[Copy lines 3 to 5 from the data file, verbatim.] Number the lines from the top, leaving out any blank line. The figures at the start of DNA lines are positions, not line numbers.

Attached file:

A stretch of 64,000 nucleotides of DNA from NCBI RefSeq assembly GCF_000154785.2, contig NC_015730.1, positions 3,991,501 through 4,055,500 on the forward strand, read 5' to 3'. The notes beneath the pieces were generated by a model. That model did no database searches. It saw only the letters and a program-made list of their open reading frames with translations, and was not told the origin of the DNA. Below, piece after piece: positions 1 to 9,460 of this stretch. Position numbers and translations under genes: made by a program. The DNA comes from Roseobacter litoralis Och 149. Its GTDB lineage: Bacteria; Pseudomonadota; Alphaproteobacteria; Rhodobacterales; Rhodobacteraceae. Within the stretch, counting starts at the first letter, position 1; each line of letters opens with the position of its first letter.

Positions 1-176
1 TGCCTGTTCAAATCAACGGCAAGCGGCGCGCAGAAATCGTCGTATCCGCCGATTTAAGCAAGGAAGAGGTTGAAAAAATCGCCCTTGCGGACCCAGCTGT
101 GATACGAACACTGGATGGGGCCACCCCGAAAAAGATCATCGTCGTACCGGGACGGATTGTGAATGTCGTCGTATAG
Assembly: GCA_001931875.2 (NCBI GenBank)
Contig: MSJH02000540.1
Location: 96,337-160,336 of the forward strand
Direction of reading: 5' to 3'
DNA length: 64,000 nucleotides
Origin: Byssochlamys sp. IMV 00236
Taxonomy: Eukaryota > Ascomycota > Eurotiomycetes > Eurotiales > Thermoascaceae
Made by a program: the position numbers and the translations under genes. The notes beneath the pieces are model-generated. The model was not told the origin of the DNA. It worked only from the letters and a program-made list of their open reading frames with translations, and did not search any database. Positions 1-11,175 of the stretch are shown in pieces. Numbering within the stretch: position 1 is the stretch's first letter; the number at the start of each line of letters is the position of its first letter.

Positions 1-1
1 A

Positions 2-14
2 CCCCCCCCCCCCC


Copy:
1 TGCCTGTTCAAATCAACGGCAAGCGGCGCGCAGAAATCGTCGTATCCGCCGATTTAAGCAAGGAAGAGGTTGAAAAAATCGCCCTTGCGGACCCAGCTGT
101 GATACGAACACTGGATGGGGCCACCCCGAAAAAGATCATCGTCGTACCGGGACGGATTGTGAATGTCGTCGTATAG
Assembly: GCA_001931875.2 (NCBI GenBank)